I then attempted to proceed to my alternate destination around the Main and Hastings corridor. I am usually pretty good with navigation and maps but the area around the Science World is an absolute mess. There was a mass confusion of orange pylons and makeshift signs, a sea of urine in the form of yellow-coated police, accompanied by seas of blue-clad Olympic volunteers. Seemingly alone except for the odd cyclist and pedestrian (this seemed strange with all the associated hype of tens of thousands of visitors – maybe I was in the wrong area), I weaved in and out of the orange pylons, trying to find a bike route, looking, I’m sure, only slightly more bored and confused than the volunteers and police posted at every corner of every intersection. It ended up that I had to attempt to navigate back through this mess where a young woman was cycling through an intersection and abruptly halted by a volunteer. She couldn’t go through there for some estranged reason and pedaled back. “Fucking Olympics”, she said. I concurred as we shared a mutual disgrunt (yes I just made up that word). On my way back I was stopped yet again by police telling me to dismount. This all happened in the span of a very few minutes. I am not sure if other cyclists have had similar experiences in recent days, but this authoritarian nonsense is a bit too much, especially when cycling is supposed to be encouraged and facilitated during the Games.

To top it off, I bike up Main Street past the new fancy Olympic McDonalds and I see a young worker dressed as a latte coffee cup. We meet eyes and share a friendly smile. I thought how humiliating for him, a minimum wage victim of this billion dollar venture. I would like to think that we are potential allies in this whole debacle, both being marginally inconvenienced and exploited, respectively. However, there are many more people that are suffering deeply as a result of this “circus” that has besieged Vancouver, Coast Salish Territories. The Downtown Eastside is business as usual, except with more condo development, people on the streets, more police, and of course the odd corporate billboard. I know people are enjoying the party, drunken Olympians are annoying their neighbours, and others are trumpeting the (imagined) community surrounding the Nazi-era inspired torch relay as it has come through the Fraser Valley and Lower Mainland. But c’mon folks, if you want to have a good time, try not to do it at the expense of others. If you have a massive, disruptive house party that goes all night, do you go into your neighbour’s house, steal all of her money and resources to enable your party, not invite her, and then call the cops on her because she is opposed to the idea?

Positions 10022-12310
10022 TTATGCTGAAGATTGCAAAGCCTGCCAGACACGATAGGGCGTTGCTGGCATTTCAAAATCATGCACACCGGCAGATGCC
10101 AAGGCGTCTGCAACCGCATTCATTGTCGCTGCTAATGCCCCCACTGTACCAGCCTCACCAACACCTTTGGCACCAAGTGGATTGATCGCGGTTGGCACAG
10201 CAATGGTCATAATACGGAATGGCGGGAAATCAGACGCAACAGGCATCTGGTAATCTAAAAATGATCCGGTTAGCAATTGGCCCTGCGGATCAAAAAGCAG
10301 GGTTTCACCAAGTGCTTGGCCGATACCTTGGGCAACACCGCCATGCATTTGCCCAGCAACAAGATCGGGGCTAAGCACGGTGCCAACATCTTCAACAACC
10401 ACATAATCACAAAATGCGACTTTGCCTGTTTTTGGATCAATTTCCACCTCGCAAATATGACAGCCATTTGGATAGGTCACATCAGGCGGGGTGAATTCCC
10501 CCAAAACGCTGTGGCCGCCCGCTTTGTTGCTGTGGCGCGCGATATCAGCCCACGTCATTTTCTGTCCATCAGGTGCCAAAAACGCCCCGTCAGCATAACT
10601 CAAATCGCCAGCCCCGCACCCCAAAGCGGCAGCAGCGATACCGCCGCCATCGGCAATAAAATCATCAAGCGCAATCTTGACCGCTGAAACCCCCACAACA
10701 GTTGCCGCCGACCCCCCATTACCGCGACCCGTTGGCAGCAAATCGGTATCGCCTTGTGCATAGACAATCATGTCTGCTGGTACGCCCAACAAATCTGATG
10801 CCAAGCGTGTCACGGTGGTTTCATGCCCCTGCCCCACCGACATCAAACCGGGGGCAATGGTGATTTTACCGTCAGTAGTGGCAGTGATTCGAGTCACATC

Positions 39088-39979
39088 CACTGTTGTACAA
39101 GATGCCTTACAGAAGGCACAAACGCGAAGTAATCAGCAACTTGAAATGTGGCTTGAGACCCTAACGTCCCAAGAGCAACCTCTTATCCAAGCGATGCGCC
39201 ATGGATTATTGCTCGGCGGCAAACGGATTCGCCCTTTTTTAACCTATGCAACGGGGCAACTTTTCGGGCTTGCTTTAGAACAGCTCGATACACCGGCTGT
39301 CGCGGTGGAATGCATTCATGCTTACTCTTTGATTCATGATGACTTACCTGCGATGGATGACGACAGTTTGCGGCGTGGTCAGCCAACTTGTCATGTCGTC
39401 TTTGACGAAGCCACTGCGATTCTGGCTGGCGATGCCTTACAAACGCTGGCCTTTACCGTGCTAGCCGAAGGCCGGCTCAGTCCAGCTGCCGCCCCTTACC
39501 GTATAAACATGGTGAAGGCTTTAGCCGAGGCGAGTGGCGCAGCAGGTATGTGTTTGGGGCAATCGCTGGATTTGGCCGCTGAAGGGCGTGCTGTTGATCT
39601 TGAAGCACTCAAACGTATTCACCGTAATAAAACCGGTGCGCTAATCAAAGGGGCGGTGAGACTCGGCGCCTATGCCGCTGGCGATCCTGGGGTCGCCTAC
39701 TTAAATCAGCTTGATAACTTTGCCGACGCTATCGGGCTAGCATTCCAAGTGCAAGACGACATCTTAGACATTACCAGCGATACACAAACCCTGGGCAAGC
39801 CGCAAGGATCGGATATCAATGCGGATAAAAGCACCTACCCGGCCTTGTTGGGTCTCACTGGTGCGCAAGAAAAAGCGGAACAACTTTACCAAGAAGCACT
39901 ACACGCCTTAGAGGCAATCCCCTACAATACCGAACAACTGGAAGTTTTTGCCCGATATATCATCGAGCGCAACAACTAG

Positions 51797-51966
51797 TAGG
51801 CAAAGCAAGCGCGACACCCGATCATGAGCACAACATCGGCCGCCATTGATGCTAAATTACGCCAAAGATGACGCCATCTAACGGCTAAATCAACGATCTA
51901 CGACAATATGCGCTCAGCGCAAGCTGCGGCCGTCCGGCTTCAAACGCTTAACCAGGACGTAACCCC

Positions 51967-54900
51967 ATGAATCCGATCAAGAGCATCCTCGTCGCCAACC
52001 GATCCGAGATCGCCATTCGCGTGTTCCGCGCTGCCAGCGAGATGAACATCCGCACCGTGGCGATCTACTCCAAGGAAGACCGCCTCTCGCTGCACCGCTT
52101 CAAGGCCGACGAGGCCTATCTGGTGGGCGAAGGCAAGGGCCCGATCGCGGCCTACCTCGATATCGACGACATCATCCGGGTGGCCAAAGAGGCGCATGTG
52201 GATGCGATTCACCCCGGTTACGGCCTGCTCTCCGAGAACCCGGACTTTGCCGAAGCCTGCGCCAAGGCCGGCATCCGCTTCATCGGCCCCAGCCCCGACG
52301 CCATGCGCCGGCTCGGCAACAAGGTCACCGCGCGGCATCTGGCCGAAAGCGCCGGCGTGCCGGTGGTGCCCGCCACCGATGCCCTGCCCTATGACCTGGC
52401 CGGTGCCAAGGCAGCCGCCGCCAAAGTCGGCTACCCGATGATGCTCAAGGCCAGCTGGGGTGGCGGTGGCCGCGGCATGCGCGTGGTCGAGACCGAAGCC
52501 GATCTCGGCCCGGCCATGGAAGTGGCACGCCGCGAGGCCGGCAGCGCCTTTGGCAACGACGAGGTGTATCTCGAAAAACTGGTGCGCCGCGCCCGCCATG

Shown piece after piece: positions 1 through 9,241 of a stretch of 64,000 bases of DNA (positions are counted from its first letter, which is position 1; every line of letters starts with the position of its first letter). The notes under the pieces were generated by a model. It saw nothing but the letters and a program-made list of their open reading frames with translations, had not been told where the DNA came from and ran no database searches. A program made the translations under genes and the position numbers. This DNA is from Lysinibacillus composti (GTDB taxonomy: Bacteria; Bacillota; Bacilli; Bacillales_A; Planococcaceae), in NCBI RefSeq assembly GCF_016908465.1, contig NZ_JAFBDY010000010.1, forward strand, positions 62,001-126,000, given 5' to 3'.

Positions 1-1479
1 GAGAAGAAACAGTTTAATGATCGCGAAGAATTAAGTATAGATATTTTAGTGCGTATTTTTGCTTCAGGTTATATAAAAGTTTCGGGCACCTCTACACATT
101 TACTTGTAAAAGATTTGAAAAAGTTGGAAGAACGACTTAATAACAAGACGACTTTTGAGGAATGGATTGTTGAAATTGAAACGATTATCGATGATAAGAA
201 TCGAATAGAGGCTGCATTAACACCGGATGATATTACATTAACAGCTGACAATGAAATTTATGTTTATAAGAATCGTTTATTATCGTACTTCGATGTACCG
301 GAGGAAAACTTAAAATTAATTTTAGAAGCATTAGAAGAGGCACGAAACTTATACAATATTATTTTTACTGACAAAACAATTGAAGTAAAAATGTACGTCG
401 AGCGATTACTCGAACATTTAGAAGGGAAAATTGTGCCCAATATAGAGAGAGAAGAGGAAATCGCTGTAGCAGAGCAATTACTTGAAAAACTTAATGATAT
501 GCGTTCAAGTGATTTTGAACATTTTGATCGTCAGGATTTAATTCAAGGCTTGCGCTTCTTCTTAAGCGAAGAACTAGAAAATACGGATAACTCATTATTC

I hope to see both my new cycling and latte acquaintances in the streets, on the right side of the fence, throughout this charade.

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Comments

"If you have a massive,

"If you have a massive, disruptive house party that goes all night, do you go into your neighbour’s house, steal all of her money and resources to enable your party, not invite her, and then call the cops on her because she is opposed to the idea?"

Awesome analysis, this is a great way of framing the issue.

Go into your neighbour's house and steal her money!

 "If you have a massive, disruptive house party that goes all night, do you go into your neighbour’s house, steal all of her money and resources to enable your party, not invite her, and then call the cops on her because she is opposed to the idea?"

That is awesome!

you're funny

"a sea of urine in the form of yellow-coated police"

that really made me laugh. can't wait to read more of what you have to say,

rachel